Dermatology 1

Dermatology 1

Dermatology 1

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The Skin

  • The largest organ of the body
  • Complex multilayered organ
  • Three major functions:
    • Protective - mechanical barrier
    • Homeostatic - temperature control
    • Sensing - organ of touch
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Skin Structure

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When Things go Wrong

  • Dermatological conditions affect up to 1/3 of the population at any one time
  • Dermatological conditions make up approximately 10% of GP consultations
  • 3 million patients are treated in UK outpatient clinics every year
  • Significant psychological impact on patients
  • Skin conditions may be the primary disease or may indicate a systemic disease
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Features of Diseased Skin

  • Nodule or papule
    • e.g. acne, squamous cell carcinoma
  • Plaque
    • e.g. psoriasis
    • elevated flat top lesion, >1cm in diameter, may appear with papsules
  • Bullae/blister
    • e.g. physical, infection, allergy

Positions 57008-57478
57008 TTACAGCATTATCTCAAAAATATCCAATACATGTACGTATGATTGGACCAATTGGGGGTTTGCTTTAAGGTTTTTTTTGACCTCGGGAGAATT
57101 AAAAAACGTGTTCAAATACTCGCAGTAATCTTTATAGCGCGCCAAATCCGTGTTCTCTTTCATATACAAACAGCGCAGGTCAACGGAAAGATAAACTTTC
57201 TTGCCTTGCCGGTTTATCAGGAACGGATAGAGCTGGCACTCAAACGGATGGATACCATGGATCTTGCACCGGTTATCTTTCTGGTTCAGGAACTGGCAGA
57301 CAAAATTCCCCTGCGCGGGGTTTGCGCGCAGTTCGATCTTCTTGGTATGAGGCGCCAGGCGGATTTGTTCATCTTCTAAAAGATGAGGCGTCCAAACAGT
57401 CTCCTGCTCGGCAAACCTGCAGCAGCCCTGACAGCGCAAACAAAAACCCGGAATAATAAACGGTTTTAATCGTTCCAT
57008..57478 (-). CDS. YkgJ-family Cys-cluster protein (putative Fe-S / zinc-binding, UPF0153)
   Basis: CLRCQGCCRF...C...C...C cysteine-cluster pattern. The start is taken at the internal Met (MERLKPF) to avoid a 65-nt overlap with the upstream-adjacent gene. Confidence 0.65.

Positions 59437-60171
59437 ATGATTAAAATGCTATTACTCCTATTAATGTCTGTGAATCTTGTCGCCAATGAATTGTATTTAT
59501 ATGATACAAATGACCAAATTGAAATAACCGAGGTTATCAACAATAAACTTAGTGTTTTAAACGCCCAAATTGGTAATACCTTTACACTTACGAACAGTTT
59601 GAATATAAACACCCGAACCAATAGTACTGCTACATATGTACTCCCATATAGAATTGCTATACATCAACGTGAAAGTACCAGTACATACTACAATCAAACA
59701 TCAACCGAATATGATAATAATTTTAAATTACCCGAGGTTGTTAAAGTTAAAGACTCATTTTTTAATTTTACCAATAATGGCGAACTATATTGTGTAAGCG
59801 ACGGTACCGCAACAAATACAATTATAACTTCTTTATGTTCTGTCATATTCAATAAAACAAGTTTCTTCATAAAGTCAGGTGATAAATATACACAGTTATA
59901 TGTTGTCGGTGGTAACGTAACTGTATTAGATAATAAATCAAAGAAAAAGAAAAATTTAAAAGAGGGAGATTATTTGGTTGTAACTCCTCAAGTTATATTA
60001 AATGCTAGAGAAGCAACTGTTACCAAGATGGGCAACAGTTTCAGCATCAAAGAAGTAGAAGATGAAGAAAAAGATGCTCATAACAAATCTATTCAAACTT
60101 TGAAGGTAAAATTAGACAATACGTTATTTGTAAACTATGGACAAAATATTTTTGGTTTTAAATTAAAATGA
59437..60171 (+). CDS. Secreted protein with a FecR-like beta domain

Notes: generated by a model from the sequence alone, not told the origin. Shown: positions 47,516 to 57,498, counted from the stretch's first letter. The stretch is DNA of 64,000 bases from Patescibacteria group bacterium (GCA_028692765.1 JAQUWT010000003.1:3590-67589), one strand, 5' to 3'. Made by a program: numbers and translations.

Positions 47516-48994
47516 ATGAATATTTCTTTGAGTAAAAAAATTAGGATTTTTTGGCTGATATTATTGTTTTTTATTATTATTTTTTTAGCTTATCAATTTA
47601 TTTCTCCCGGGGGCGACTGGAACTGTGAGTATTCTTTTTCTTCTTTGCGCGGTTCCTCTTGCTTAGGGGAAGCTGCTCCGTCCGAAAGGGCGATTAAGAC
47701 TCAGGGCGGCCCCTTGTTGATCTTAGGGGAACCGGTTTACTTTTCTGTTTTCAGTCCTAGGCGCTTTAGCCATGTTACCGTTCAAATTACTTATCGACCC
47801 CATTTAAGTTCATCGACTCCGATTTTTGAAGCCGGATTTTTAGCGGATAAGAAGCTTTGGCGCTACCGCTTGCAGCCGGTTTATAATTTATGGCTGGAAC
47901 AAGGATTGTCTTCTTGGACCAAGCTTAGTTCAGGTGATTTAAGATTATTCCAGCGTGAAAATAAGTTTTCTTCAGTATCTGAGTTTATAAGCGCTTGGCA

• Macule
    • flat lesion not elevated, different colour to the surrounding skin, i.e. appearing like a freckle, large macules may be >5mm
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Features of Diseased Skin

  • Cyst
    • e.g. severe acne
    • deep seated mass filled with a semi solid or liquid material, most occur as a result of a blocked gland
  • Pustule
    • e.g. infection, acne, pustular psoriasis
    • lesions containing purulent material, often associated with hair follicles
  • Scale
    • e.g. dermatitis, eczema
    • excess corneocyte production and upset in the desquamation process, dry and whitish scales that flake from the skin surface
  • Others: fissure, erosion, ulcer, e.g. bed sore
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Assessing Skin Lesions